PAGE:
Carter Jonas, the national property consultancy, has reacted to the Prime Minister’s visit to Wales today to meet with rural communities and discuss the impact of Brexit on agriculture. The company’s rural division advises farmers and landowners across England and Wales.
Mark Charter, partner, Carter Jonas, said: “It is significant that Boris Johnson has made early visits to both Wales and Scotland, as he is tackling the two most contentious areas facing him from an agricultural context head on. A no deal Brexit will have far reaching consequences for the farming industry, but certain sectors will be more affected than others.
… we have a small favour to ask. More people are reading the Guardian than ever but advertising revenues across the media are falling fast. And unlike many news organisations, we haven’t put up a paywall – we want to keep our journalism as open as we can. So you can see why we need to ask for your help. The Guardian’s independent, investigative journalism takes a lot of time, money and hard work to produce. But we do it because we...
The land totals approx. 104.19 acres (42.16 hectares) and comprises 4 arable fields, 2 areas of woodland, and a recently formed area of yard/hardstanding.
The arable area extends to a total of about 98.68 acres (39.93 hectares) which is all registered on the RPA as eligible for Basic Payments.
The land is undulating, falling towards 2 water courses running northwards to discharge into the River Stour.
The land is designated by DEFRA as Grade 3. Soils are of the Wix Association suggesting deep permeable coarse loamy soil, ideally suited for the production of cereals, sugar beet and other arable crops as well as...
Tractor sales for the first half of 2019 are down by 5% from the previous year but fell by a sharp 13% in the month of June. Tractor sales are a traditional indicator of farmers’ confidence to invest in their businesses. The Agricultural Engineers’ Association (AEA) reports that 6,198 units of 50 horsepower and above […]
Detectives have launched an investigation after a man was shot and firearms stolen during an armed robbery on a farm in the UK.
Taking place in Lancashire, England, police were called around 9:40pm yesterday, Sunday, July 28, to a report a man had been injured during a robbery at a farm on Back Lane, Aughton.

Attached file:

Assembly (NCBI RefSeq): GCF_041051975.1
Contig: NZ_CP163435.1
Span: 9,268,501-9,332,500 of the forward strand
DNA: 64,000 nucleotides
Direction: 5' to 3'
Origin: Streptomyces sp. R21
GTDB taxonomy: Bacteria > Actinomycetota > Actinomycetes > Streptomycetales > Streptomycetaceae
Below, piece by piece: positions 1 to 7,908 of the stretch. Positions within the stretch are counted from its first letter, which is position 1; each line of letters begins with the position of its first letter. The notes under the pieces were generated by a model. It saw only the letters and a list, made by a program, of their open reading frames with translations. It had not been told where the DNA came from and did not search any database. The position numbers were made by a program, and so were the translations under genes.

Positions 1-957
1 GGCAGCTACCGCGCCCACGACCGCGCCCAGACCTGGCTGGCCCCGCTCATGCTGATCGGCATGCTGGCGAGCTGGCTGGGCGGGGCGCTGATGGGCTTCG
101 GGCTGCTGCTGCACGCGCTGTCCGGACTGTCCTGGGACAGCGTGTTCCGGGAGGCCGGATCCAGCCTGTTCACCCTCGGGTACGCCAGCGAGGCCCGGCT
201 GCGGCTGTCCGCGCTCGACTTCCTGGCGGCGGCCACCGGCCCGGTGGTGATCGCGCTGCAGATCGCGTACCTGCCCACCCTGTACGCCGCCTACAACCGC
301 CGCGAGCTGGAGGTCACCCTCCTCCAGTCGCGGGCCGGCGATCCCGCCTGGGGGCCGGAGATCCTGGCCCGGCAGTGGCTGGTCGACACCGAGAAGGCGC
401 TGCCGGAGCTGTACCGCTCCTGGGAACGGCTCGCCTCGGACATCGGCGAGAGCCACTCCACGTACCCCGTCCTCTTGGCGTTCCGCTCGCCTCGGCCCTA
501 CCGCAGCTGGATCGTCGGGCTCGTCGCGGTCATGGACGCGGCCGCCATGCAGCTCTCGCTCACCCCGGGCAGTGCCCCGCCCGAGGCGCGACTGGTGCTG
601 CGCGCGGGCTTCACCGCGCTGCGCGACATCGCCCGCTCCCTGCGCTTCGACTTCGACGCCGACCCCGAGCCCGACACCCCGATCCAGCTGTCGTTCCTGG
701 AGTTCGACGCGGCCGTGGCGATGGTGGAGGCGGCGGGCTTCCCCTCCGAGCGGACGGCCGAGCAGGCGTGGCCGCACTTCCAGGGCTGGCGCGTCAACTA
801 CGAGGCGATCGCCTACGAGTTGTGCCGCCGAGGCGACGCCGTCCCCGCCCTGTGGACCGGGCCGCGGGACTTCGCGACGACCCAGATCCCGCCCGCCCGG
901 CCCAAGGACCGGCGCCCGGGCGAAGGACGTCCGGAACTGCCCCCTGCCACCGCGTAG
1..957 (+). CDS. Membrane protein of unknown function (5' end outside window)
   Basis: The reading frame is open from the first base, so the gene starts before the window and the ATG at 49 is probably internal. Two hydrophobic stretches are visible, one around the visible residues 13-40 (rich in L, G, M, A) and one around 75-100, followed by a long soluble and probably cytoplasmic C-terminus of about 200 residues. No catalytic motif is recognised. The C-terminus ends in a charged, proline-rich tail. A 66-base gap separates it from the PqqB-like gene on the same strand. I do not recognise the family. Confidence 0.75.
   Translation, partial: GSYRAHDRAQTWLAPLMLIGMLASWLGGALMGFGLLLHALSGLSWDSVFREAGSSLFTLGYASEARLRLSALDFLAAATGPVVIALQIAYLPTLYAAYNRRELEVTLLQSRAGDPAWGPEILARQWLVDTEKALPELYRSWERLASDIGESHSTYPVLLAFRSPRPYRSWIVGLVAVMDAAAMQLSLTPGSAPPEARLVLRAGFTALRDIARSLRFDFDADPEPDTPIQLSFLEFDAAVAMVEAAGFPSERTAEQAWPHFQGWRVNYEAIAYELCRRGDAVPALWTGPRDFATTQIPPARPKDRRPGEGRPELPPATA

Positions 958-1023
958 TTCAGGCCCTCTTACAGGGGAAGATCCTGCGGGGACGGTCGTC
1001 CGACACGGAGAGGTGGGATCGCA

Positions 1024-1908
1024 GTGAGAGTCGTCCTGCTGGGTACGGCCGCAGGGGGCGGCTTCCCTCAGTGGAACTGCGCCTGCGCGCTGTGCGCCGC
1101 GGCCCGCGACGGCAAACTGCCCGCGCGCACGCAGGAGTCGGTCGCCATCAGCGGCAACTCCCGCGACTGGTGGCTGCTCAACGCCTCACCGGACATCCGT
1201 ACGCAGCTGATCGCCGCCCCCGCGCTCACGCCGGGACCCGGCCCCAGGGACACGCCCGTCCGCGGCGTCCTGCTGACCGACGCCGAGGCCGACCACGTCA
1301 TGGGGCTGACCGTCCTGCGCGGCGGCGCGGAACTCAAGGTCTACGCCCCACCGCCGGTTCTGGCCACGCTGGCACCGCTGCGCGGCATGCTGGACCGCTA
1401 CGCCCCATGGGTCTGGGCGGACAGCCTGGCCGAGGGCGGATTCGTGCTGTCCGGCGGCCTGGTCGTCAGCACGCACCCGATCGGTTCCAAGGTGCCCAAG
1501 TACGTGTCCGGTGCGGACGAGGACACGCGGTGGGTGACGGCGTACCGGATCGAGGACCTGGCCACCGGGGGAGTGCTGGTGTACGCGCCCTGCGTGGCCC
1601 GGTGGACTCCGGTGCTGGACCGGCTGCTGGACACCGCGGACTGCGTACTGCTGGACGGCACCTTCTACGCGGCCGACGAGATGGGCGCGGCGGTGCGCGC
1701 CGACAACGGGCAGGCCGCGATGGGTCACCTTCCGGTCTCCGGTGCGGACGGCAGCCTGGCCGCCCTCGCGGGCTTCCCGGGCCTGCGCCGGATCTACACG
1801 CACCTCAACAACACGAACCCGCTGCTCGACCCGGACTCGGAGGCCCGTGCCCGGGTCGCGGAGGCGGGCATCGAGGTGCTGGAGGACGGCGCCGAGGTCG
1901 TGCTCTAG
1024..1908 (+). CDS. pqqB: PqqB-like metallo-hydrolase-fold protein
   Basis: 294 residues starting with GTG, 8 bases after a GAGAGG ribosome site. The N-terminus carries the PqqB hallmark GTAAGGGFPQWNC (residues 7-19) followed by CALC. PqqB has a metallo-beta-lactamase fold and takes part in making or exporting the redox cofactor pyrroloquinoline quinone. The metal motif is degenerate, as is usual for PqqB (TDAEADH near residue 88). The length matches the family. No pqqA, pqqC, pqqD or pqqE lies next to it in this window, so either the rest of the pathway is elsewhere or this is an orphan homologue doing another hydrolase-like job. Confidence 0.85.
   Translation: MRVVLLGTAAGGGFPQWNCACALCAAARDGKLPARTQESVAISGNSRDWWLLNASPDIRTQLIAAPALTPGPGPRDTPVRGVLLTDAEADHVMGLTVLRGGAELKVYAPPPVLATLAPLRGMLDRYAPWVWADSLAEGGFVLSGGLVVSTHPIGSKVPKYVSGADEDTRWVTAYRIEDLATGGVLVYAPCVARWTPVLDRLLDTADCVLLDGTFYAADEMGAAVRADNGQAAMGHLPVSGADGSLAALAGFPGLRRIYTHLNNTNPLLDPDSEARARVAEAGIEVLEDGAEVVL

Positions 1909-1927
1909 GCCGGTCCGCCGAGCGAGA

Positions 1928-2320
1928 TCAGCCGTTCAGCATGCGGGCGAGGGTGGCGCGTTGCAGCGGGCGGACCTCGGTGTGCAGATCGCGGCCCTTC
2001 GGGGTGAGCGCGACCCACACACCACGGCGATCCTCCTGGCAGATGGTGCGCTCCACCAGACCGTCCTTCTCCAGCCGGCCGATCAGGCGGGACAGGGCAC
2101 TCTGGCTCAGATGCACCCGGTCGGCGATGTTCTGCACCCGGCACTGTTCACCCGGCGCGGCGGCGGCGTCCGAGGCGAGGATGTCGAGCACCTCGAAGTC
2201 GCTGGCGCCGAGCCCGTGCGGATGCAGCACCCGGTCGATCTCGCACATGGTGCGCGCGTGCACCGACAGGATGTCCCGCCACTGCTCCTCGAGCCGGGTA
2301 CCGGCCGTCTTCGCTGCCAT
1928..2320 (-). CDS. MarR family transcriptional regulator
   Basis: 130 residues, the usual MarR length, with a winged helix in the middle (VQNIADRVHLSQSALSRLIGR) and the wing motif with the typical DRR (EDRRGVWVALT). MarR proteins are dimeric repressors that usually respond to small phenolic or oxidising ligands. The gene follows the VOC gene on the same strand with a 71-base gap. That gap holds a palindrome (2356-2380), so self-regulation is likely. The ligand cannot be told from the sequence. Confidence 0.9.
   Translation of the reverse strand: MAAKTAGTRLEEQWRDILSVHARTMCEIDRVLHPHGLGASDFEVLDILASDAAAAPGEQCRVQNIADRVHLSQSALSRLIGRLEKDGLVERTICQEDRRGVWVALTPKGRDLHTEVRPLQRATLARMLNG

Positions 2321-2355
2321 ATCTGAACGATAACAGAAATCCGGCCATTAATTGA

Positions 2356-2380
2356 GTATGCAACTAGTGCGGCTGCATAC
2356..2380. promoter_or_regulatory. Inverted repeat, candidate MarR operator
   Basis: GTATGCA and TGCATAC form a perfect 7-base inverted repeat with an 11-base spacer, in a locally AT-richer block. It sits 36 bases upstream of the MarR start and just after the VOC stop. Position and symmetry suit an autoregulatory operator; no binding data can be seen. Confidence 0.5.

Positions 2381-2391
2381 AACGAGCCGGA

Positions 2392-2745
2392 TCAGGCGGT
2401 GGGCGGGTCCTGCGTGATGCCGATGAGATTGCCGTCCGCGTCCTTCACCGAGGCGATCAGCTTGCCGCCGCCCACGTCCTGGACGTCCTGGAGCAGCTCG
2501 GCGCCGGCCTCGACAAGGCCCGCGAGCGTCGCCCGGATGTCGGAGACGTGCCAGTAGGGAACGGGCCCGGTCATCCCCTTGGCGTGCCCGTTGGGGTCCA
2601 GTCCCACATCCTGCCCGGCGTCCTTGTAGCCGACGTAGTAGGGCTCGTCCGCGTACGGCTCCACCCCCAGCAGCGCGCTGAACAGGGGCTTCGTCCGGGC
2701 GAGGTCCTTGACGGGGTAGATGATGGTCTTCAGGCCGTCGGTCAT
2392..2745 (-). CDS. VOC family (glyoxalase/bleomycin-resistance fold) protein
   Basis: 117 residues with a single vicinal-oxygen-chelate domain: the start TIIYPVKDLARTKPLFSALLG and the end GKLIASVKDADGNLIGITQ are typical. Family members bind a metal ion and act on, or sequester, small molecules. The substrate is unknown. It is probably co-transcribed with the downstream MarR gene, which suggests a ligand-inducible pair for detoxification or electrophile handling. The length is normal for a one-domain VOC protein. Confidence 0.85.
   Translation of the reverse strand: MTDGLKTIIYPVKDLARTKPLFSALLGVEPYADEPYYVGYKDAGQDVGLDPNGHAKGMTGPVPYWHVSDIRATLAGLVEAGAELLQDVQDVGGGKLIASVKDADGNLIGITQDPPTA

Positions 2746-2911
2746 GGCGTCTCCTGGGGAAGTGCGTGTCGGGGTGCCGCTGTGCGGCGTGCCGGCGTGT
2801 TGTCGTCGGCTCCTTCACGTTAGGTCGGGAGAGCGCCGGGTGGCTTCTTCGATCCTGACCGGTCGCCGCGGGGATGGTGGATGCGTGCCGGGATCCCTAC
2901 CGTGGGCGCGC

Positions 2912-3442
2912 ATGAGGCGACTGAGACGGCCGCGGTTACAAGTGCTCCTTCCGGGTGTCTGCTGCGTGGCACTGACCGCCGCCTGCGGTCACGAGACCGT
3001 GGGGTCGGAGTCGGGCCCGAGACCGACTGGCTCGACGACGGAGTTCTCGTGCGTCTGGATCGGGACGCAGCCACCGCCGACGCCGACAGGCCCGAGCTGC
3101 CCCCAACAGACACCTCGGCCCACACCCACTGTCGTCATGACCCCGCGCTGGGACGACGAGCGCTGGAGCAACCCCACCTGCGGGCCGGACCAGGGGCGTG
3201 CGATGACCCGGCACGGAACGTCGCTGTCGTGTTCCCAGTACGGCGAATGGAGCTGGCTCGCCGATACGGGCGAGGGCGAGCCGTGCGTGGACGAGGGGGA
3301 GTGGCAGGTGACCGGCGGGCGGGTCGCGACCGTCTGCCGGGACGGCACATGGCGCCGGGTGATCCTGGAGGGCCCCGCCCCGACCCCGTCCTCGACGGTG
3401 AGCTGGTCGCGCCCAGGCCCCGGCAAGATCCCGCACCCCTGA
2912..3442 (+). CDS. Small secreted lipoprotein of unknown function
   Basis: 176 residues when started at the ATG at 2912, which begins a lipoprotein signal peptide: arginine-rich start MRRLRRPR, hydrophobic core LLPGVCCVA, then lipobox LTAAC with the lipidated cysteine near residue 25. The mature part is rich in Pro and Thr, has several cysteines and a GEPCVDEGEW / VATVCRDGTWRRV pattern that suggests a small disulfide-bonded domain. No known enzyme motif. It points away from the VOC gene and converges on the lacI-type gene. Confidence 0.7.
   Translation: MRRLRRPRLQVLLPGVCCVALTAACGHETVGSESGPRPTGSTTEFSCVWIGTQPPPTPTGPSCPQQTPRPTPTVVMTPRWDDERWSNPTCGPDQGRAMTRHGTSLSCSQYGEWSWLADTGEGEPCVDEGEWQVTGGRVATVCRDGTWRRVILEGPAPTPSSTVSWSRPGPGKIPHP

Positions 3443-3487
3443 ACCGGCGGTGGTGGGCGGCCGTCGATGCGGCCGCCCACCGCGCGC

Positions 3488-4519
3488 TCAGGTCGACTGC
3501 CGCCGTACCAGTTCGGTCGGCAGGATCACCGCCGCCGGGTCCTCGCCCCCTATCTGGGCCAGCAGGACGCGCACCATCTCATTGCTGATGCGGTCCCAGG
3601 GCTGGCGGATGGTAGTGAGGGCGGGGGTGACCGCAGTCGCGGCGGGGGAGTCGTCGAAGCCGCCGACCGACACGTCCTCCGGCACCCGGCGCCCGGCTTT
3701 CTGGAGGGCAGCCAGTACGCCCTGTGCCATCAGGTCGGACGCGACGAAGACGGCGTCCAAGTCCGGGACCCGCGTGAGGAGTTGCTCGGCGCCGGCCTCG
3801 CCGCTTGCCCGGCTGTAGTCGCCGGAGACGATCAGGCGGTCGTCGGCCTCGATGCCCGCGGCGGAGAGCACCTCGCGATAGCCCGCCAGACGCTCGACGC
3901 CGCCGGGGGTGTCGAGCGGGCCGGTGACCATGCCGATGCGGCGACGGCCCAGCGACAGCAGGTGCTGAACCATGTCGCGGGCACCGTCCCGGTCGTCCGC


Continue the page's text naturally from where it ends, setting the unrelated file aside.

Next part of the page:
“Officers, including armed police, attended the address and found the man, aged 65, had been shot to the ankle and knee with what is believed to be a firearm,” Lancashire Constabulary said in a statement.
He was taken to hospital for treatment and is to undergo surgery for his injuries.
Detectives believe a number of men wearing balaclavas or face...
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Farmers face potentially significant changes to Inheritance Tax (IHT) after proposals released earlier this month from the Office of Tax Simplification (OTS), according to rural accountant Old Mill.
The OTS review could result in a number of revisions to IHT, with both positive and negative impacts for farms, says head of rural services Andrew Vickery. “There are two proposals in particular which could have quite an impact upon farms and rural businesses, should the Treasury decide to implement them.”
The first proposal would be fairly positive as it involves possibly aligning the IHT treatment of furnished holiday lets with that of Income Tax and Capital Gains Tax...
Accounting for the LULUCF sector in the EU’s 2030 climate targets
Written by Alan Matthews
The land use, land use change and forestry (LULUCF) sector is assigned an important role in both global and EU climate policy because it is an important store of carbon (around four times as much carbon is stored in soils and biomass including forests as in the atmosphere itself (Lal, 2004) and it is, to date, the only sector with the large-scale potential to sequester carbon from the atmosphere.
The Paris Agreement highlights the potential contribution of the LULUCF...
Soil is pretty remarkable stuff. It provides us with 95% of our food, helps regulate the earth’s atmosphere, and It's a bigger carbon sink than all the world's forests combined. In fact, it enables all life on this planet to exist. So why do we treat it like dirt? Guardian journalist Josh Toussaint-Strauss finds out how we’re destroying the earth's soil, but also discovers some of the progress we've made in the race to protect it. Subscribe to The Guardian on YouTube ► http://is.gd/subscribeguardian
Applications are now open for a prestigious £5,000 scholarship aimed at supporting Masters students studying Agricultural Sciences and Production Systems at Harper Adams.
The John Oldacre MSc Scholarship highlights not only the importance of agriculture but of the commitment of Harper Adams and the foundation in developing future industry leaders.
The MSc Agricultural Sciences and Production Systems offers two routes: One deepens existing agricultural knowledge for those students who have studied agriculture already, and the second route is catered to students with other subject specialisms at undergraduate level.